John Adams was one of the founders of the American Revolution. He drafted the constitution for Massachusetts, which was later used in drafting the U.S. Constitution. He was a writer and lawyer, and believed passionately in the importance of having an honest and fair justice system.
- John Adams was born in Braintree, Massachusetts in 1735. His mother belonged to a prominent medical family and his father was a deacon, a farmer, and a councilman. His father supervised school and road construction.
- Adams’ family were members of the Puritan faith. Adams thought that he had a responsibility to contribute to society. He said his greatest blessing was having a mother who believed in developing his character. Honesty and integrity were very important to him.
- He began attending school when he was six. He studied Latin, rhetoric, logic, and math. He didn’t always like school and sometimes played hooky.
- He graduated from Harvard and became a lawyer. He believed that all people deserved a fair trial and should be presumed innocent until proven guilty. He defended British soldiers after the Boston Massacre, a move that made him unpopular with his friends. He often found himself in this situation, but believed it was more important to do what he felt was right than to please others.
- He married Abigail Smith, a woman who was his match in intellect and temperament. She was a very good companion and they had a happy marriage. She was outspoken, intelligent, and passionate. She often counseled him.
- Adams was very involved in the events of the Revolutionary War. He served on the Continental Congress and recommended George Washington as military leader.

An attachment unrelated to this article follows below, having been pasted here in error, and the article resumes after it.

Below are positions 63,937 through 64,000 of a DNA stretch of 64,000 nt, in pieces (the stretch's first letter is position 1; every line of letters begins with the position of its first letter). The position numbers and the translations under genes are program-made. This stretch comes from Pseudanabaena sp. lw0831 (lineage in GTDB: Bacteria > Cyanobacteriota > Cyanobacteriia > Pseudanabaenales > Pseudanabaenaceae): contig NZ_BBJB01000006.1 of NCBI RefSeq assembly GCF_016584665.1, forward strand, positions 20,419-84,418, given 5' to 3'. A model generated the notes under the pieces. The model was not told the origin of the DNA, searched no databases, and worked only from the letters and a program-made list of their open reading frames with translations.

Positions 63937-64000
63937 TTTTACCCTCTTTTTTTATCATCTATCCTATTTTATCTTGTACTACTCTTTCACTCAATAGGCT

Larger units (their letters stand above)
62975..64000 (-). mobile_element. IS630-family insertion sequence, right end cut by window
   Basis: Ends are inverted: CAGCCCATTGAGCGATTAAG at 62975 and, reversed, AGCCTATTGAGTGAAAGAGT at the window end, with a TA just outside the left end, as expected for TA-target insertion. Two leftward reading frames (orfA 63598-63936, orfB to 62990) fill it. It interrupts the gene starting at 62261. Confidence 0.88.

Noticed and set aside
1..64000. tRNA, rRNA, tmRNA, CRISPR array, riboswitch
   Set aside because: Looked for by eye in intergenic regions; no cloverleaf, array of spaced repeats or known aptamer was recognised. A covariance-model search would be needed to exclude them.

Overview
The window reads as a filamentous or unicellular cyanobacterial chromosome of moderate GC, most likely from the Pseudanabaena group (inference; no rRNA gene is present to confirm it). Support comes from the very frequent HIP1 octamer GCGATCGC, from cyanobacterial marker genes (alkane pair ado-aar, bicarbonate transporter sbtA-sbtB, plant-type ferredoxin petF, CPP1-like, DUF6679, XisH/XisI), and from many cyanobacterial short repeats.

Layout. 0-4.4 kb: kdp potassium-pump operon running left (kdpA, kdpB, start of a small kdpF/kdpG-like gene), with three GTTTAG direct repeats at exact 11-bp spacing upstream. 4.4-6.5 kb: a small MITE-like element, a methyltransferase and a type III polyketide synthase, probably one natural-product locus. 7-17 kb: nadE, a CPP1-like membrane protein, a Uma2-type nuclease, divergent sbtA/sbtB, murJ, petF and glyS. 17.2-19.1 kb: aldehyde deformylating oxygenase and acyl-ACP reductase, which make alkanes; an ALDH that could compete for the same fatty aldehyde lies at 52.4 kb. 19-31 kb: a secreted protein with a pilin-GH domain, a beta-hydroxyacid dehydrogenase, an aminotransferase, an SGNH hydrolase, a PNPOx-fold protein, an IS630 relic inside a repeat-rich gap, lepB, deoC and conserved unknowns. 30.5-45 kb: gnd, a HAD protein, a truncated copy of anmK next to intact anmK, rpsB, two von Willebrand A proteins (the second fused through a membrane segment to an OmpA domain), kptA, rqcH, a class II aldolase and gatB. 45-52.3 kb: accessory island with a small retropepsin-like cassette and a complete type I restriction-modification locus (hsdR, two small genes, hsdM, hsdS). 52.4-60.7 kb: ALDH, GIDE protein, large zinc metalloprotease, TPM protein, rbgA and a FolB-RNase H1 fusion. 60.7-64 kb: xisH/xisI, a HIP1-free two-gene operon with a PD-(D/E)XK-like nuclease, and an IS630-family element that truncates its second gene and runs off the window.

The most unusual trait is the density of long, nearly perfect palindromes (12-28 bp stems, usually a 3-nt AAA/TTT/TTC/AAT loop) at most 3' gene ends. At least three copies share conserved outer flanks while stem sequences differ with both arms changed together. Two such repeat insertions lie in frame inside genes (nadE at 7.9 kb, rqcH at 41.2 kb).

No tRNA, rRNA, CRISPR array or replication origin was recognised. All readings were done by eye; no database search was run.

- John Adams was vice president to George Washington twice. He hated this role. He felt underutilized and bored.
- He was happy when he was elected as the second president of the United States. His presidency, however, did not go well. First, George Washington was beloved and idolized. Anything John Adams did that was different would be unpopular.
- John Adams faced conflict with France during his presidency. He managed to avoid war, but the conflict stirred up disagreement in the United States.
- He passed the Alien and Sedition Act, which said that people who were making rebellious comments against the country could be deported or punished. This act was seen by many as a restriction on free speech. John Adams lost favor and could not win reelection against Thomas Jefferson.
- John Adams and Thomas Jefferson were very good friends, until they became enemies when they ran against each other for president. They later resumed their friendship, writing many letters to each other. They died a few hours apart, on July 4, 1826.
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